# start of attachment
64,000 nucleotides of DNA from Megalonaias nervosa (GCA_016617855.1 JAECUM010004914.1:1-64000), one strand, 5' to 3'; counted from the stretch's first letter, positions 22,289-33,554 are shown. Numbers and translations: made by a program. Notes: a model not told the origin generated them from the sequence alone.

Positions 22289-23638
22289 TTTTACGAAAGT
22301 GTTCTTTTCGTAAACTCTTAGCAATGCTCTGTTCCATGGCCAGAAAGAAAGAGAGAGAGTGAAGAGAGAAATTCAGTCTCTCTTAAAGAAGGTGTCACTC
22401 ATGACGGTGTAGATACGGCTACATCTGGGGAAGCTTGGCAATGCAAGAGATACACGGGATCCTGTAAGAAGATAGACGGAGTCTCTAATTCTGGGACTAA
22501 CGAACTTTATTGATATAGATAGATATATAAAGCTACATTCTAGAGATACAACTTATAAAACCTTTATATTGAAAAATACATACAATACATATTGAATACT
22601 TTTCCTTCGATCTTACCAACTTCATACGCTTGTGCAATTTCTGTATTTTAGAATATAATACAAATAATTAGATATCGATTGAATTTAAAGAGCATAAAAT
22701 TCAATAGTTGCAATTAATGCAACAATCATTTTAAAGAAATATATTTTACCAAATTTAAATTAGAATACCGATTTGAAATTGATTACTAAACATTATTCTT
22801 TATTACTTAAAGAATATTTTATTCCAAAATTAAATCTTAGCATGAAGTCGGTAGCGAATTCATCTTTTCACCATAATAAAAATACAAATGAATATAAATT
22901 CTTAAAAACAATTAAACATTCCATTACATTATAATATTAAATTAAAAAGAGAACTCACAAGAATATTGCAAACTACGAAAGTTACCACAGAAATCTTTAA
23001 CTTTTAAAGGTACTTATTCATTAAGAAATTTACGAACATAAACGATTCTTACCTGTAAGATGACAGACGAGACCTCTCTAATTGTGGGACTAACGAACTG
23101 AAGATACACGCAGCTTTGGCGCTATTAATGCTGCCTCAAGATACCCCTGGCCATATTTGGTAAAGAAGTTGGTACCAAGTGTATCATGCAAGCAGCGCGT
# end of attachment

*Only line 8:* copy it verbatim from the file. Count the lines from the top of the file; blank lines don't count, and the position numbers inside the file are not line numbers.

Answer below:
22701 TCAATAGTTGCAATTAATGCAACAATCATTTTAAAGAAATATATTTTACCAAATTTAAATTAGAATACCGATTTGAAATTGATTACTAAACATTATTCTT